Stimulus Bill HIPAA Amendments Require Employers, Health Plans & Business Associate To Act

Cynthia Stamer
February 27, 2009 — 1,642 views  
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A recently announced CVS settlement agreement and newly enacted amendments to the Privacy & Security Standards of the Health Insurance Portability & Accountability Act ("HIPAA") require that health care providers, health plans, health care clearinghouses and their business associates review and tighten their practices governing the use, protection and disclosure of protected health information ("PHI") to guard against growing liability exposures under HIPAA and other federal and state laws. Business associates that have not already done so also must appoint privacy officers and adopt and implement privacy and data security policies and procedures fully compliant with HIPAA and other applicable federal and state rules.

On February 18, 2009, the U.S. Department of Health and Human Services ("HHS") Office of Civil Rights ("OCR") and the Federal Trade Commission ("FTC") jointly announced that CVS Pharmacy, Inc., the nation's largest retail pharmacy chain, will pay the U.S. government a $2.25 million settlement to resolve charges it violated HIPAA and other laws by disposing of pill bottles, prescriptions and other non-electronic records in dumpsters under the second Resolution Agreement announced by OCR.  Under the Resolution Agreement, CVS also must take corrective action to ensure that it does not violate the HIPAA privacy rights of its millions of patients when disposing of non-electronic patient information such as identifying information on pill bottle labels.   CVS also will conduct employee training on HIPAA compliance and impose sanctions for any noncompliance.  In a coordinated action, CVS Caremark Corp., the parent company of the pharmacy chain, also signed a consent order with the FTC to settle potential violations of the FTC Act.  The investigation resulting in the settlement marks the first instance where the OCR formally coordinated on investigation and resolution of a case with the FTC.

The CVS Resolution Agreement Announcement was released just one day after President Obama signed into law amendments to the HIPAA Privacy & Security Rules enacted as part of the American Recovery and Reinvestment Act of 2009 (the "Stimulus Bill").  Among other things, the Stimulus Bill:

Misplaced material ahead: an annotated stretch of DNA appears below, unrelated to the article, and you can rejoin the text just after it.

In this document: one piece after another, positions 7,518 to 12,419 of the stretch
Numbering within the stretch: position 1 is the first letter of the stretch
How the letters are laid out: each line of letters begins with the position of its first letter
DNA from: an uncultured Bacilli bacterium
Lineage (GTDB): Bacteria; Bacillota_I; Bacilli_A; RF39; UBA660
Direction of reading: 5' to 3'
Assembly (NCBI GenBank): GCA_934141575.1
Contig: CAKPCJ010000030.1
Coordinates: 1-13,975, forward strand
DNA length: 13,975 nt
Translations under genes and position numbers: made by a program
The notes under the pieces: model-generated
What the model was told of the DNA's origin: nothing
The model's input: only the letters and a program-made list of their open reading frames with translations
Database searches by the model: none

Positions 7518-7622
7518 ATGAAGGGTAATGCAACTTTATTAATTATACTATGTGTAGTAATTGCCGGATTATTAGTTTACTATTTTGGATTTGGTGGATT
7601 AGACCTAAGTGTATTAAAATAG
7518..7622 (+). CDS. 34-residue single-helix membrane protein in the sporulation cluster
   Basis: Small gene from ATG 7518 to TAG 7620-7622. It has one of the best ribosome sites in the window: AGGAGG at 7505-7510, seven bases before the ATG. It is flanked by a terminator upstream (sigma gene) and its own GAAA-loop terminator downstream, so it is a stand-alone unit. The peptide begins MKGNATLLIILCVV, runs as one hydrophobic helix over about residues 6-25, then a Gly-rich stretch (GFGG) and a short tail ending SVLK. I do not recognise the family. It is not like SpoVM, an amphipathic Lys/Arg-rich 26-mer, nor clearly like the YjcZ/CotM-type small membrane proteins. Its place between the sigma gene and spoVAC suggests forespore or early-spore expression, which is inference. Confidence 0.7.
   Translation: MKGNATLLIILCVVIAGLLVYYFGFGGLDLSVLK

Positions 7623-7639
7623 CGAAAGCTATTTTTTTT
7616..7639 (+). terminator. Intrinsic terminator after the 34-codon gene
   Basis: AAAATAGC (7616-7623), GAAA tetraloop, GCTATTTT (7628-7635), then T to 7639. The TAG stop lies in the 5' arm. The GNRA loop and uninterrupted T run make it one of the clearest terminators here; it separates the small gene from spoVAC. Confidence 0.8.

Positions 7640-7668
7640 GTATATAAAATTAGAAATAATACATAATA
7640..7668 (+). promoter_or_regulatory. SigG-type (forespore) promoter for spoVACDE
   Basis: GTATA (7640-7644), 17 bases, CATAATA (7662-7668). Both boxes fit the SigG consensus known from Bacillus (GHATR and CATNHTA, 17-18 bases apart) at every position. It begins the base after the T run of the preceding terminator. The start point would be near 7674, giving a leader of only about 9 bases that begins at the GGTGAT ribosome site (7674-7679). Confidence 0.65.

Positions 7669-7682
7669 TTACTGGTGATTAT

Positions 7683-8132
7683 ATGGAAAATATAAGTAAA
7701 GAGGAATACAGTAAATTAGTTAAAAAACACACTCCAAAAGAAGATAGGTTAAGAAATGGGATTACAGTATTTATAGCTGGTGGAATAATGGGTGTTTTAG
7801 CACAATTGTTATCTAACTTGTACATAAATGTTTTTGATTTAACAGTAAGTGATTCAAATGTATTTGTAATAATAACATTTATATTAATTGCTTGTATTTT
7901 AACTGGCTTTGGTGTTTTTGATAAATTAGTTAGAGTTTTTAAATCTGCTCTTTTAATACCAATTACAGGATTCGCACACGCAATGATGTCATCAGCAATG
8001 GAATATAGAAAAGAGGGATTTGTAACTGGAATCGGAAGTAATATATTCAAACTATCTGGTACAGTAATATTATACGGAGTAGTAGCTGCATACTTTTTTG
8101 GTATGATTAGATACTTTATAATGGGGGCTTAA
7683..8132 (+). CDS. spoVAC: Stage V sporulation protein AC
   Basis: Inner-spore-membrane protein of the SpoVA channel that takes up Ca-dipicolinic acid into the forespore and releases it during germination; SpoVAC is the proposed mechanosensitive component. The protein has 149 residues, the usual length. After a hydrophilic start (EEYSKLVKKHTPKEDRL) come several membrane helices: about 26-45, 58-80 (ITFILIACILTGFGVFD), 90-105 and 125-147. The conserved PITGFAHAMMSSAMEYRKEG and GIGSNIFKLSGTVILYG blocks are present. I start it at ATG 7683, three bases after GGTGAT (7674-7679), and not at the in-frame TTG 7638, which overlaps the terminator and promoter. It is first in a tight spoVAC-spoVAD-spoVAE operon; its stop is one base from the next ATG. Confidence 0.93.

• Added business associates to the list of parties required to comply with and which are subject to civil and criminal liability for violation of HIPAA's Privacy & Security Standards, so that HIPAA's requirements now apply to health care providers, health plans, health care clearinghouses and their business associates ("covered entities");
  • To prohibit the sale of PHI without prior written consent from the subject of the information and to further restrict and regulate certain uses and disclosures of PHI in certain other respects;
  • To require covered entities provide certain notifications when a data breach involving PHI occurs to both OCR and the individuals whose information was breached;
  • To allow state Attorneys' General to sue for civil damages when a covered entity's breach of HIPAA's Privacy or Security Standards damages citizens in their state; and
  • To increase and modify HIPAA's criminal and civil sanctions and to comply with other tightened HIPAA obligations.

The CVS Resolution Agreement and the Stimulus Bill amendments reflect the growing obligations and enforcement risks that covered entities face when PHI is breached or HIPAA's requirements otherwise are not met.   They follow the July 2008 announcement by OCR of its first Resolution Agreement with Seattle-based Providence Health & Services ("Providence") under which Providence agreed to pay a $100,000 settlement and implement a detailed Corrective Action Plan for appropriately safeguarding electronic PHI against theft or loss after certain unencrypted electronic PHI was lost or stolen.   Covered entities must update policies and practices to avoid these growing liabilities.

Cynthia Stamer

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Cynthia Marcotte Stamer, is nationally and internationally recognized for her work assisting businesses, governments, and other entities to develop creative strategies for dealing with employee benefit and related human resources, insurance, health care and finance concerns. Ms. Stamer helps businesses design, administer and defend cost-effective employee benefit other human resources programs, policies and procedures to meet their budgetary and other business objectives.